As an aside, I keep referencing Sepimax ZEN and Sepinov EMT 10, but I haven't discussed it yet. I'm hoping to get to it in the next few weeks as it's my new Saturday night thing when it comes to thickening things like decyl glucoside or making easy gels. I wrote an e-zine for my Patreon subscribers with information and recipes if you're interested in learning more before I get to that series. 

You know I love the beaker set I just purchased from a hydroponic store with beakers from 5 ml - which is just adorable! - all the way up to 1 litre. I use these all the time in the double boiler as they're heat tolerant, and when making cool products, like gels or body washes. There's never not an opportunity to use beakers, and I cannot recommend enough getting a set with one of every size from 100 ml to 1 litre.

You can find a set at Lotioncrafter, which I own and love. If you're in Canada, check out to find this set of 50 ml to 250 ml or this set of 50 ml to 1000 ml.

I love Erlenmeyer flasks as they're heat tolerant and they reduce evaporation when we heat and hold our lotions and potions. You can get all kinds of sizes, but I have found the 100 ml, 250 ml, and 500 ml to be the optimal sizes for the smaller batches of products I make.

You can find a great set of smaller ones here at  or this set of 5 from (and both will ship in time for Christmas)

I love these tri-corner beakers (from Lotioncrafter) for heating and holding as well as making smaller batches. They clean up really well, and they seem to last forever! (You've probably seen pictures of them all over the blog - I bought a set from Lotioncrafter four years ago, and I'm still using the same ones!)

You need a digital scale that can weigh as little as 1 gram to make bath & body products for accuracy, but if you want to make things like facial products that require a titch of this and a bit of that, you'll want to invest in a digital scale that weighs lower than 1 gram. I love this Salter diet scale I bought from London Drugs for $34.99 or, if you want to splurge, this Escali Professional lab scale at for $109!

There are so many places to get a scale that weighs tiny amounts. Look at jeweller's scales, epoxy scales, and completely legitimate
drug scales as options. (I will share that my epoxy scale that was supposed to be safe from spills and such died violently after a bit of resin spilled on it. This disappointed me greatly.)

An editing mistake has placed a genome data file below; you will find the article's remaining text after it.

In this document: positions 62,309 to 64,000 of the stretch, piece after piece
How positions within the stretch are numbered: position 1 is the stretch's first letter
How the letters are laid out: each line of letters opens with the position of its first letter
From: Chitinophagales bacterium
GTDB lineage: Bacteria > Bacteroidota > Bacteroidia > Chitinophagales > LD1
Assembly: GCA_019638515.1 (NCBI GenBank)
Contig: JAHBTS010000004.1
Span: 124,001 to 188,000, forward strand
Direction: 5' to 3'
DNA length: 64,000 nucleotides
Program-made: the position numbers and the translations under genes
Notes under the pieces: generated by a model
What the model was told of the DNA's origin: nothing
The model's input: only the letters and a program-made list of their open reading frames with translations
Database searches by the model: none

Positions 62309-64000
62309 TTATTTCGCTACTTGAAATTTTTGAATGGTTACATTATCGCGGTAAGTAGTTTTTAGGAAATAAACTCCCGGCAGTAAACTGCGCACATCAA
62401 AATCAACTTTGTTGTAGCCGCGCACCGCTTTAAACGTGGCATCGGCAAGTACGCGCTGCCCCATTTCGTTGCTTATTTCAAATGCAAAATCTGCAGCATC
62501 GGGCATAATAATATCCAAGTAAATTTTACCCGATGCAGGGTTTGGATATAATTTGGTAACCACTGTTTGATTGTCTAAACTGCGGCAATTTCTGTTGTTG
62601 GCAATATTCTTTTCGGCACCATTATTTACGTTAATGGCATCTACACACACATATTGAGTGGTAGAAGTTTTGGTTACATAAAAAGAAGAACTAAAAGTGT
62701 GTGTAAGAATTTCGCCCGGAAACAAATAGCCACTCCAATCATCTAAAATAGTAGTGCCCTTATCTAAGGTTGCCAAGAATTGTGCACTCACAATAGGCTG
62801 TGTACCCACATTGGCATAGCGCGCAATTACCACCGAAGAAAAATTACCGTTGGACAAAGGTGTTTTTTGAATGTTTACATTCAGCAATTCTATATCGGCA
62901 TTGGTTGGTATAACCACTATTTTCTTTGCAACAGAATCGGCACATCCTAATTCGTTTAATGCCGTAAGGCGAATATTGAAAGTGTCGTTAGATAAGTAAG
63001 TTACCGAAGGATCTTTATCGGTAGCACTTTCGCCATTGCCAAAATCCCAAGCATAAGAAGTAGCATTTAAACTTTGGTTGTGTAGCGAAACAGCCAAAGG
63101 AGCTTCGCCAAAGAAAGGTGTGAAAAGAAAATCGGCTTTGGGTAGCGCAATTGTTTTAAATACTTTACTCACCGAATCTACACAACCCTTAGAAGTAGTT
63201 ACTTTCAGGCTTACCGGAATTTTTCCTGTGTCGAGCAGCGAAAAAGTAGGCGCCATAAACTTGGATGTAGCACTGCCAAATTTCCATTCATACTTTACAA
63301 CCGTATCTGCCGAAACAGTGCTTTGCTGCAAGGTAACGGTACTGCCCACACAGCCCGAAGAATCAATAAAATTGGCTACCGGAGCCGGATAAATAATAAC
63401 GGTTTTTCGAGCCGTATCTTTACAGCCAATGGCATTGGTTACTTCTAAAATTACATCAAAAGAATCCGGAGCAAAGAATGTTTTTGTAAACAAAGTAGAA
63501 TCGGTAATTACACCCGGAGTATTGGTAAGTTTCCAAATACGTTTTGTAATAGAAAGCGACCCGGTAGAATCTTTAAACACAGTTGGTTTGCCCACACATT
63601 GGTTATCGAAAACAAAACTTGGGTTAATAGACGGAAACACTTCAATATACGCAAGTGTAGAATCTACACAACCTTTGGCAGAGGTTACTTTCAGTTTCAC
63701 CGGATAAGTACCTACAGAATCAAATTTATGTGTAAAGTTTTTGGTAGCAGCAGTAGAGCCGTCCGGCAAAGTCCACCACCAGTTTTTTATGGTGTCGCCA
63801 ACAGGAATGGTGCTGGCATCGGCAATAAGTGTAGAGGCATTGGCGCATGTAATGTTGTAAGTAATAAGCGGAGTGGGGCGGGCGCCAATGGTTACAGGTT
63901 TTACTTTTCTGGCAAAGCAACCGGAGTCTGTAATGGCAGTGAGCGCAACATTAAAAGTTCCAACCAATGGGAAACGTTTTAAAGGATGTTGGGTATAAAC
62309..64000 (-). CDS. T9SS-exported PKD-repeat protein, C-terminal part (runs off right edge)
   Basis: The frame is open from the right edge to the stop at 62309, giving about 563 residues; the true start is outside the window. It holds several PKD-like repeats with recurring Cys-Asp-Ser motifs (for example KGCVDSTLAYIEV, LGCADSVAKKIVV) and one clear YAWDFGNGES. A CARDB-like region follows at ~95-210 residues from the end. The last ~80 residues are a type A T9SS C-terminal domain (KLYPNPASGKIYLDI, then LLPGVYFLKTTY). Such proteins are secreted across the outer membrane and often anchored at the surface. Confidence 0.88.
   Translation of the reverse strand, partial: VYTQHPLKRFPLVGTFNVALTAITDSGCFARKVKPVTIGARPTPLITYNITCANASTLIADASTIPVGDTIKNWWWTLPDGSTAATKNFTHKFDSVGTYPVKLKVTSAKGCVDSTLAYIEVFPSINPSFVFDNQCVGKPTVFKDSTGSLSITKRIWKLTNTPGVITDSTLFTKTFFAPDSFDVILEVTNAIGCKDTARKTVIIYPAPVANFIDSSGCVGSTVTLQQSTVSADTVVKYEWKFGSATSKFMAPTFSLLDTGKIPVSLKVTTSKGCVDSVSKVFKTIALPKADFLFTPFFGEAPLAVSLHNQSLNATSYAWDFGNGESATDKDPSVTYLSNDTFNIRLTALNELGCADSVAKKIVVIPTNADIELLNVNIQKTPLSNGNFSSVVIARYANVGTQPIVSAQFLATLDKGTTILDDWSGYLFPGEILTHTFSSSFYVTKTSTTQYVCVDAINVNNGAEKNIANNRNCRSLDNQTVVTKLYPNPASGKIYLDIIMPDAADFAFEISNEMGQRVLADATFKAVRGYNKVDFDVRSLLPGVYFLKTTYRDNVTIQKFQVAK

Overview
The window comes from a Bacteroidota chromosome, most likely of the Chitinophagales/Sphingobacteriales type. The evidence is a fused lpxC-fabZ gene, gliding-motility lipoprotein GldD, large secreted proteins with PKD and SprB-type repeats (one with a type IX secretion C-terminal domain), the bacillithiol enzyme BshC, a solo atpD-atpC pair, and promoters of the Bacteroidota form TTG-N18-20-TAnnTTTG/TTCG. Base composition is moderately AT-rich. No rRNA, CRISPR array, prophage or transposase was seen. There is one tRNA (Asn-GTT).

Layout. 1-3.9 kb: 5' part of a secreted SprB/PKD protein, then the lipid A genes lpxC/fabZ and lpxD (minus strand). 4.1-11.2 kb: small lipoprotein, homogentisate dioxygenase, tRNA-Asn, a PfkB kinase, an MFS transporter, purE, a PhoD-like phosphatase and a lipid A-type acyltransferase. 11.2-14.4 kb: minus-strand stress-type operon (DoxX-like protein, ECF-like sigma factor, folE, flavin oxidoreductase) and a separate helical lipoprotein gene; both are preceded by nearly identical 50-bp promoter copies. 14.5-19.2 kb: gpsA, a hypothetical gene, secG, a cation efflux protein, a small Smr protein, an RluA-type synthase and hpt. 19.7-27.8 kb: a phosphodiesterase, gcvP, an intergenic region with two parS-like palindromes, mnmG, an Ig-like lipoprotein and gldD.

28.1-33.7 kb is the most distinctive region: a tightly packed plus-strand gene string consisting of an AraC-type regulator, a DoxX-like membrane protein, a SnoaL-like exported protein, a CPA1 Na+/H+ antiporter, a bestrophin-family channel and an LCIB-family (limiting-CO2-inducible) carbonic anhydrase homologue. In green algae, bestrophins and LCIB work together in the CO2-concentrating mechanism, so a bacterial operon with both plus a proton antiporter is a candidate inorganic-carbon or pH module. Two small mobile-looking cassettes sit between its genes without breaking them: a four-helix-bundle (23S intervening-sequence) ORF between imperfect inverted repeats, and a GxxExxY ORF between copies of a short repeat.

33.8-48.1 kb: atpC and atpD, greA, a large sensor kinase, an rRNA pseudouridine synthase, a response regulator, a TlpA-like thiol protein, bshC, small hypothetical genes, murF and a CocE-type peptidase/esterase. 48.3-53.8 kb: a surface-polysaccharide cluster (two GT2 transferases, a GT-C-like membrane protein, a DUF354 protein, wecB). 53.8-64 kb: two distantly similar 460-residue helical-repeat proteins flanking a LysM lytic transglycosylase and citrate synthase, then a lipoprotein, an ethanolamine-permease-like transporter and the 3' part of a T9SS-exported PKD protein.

I've never ordered from this company, but Canadian Weigh has loads of options! 

Those little pH strips you get from our suppliers' shops are okay for getting an estimate of the pH of your product, but they aren't going to help you when you're trying to measure the pH of that alkaline body wash with decyl glucoside or your facial cleansers with AHAs.

I love my Jenco Vision Plus, model 630, but there are loads of other ones that you can love as much as I do. I found a few when I went into my local hydroponics store last week and saw they had some really fancy ones that would work well for less than $100. Lotioncrafter has a very nice one (but they won't ship outside the US for this item), and you can find tons on Amazon.

Related post:
A crafter's Christmas list (2014 edition)
Creating products: Equipment (part one)
Creating products: Equipment (part two)
Equipment for measuring pH

Please note: Clicking through the links takes you to the shops at which you can find the thing about which I'm writing. These aren't affiliate links, and I don't benefit in any way if you click through or buy anything at that shop. These are offered as informational links only for you, my lovely readers. 

Sunday, December 4, 2016

Weekend Wondering: Measuring in drops?

I'm still working my way through my e-mail and comments. I'm currently on Novemer 19th for comments and in early November for mail. Thank you for your continued patience. 

In this post, Preservatives, tafchk asks: How do you know how many drops to use for a given percentage please?

The short answer is that we don't use drops in our recipes or products, so I don't know that information.

We don't use volume measurements like drops for our ingredients - like preservatives, cosmeceuticals, essential oils - because it's simply too inaccurate. Is that drops from an eye dropper, a large eye dropper, a large or small pipette, an orifice bottle, a dropper bottle like the picture, and so on? Drops aren't the same out of each container, so to tell you that 10 drops of liquid Germall Plus is equal to 0.5 grams would be completely wrong because that only applies to my eye dropper, pipette, or bottle.

Viscosity plays a huge part as well. Every oil is slightly different than the next, so to say that every essential, fragrance, or carrier oil is x drops to 1 gram is incorrect. Avocado oil is much thicker than fractionated coconut oil, and you'd end up using too much or too little even if we were using the same dropper.